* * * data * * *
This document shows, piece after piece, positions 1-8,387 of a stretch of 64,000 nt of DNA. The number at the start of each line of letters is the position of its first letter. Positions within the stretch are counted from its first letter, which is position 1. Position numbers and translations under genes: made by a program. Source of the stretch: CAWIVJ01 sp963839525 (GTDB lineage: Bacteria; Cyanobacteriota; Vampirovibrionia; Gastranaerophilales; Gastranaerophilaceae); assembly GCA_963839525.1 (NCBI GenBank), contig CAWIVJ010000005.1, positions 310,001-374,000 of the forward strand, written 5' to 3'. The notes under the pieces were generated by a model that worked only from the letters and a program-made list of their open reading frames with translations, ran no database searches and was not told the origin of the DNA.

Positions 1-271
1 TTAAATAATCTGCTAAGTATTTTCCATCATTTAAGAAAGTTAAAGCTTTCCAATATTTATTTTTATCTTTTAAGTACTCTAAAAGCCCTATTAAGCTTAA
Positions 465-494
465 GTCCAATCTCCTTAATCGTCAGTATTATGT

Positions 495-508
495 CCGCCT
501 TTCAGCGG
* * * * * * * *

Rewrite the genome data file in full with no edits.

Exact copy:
This document shows, piece after piece, positions 1-8,387 of a stretch of 64,000 nt of DNA. The number at the start of each line of letters is the position of its first letter. Positions within the stretch are counted from its first letter, which is position 1. Position numbers and translations under genes: made by a program. Source of the stretch: CAWIVJ01 sp963839525 (GTDB lineage: Bacteria; Cyanobacteriota; Vampirovibrionia; Gastranaerophilales; Gastranaerophilaceae); assembly GCA_963839525.1 (NCBI GenBank), contig CAWIVJ010000005.1, positions 310,001-374,000 of the forward strand, written 5' to 3'. The notes under the pieces were generated by a model that worked only from the letters and a program-made list of their open reading frames with translations, ran no database searches and was not told the origin of the DNA.

Positions 1-271
1 TTAAATAATCTGCTAAGTATTTTCCATCATTTAAGAAAGTTAAAGCTTTCCAATATTTATTTTTATCTTTTAAGTACTCTAAAAGCCCTATTAAGCTTAA
Positions 465-494
465 GTCCAATCTCCTTAATCGTCAGTATTATGT

Positions 495-508
495 CCGCCT
501 TTCAGCGG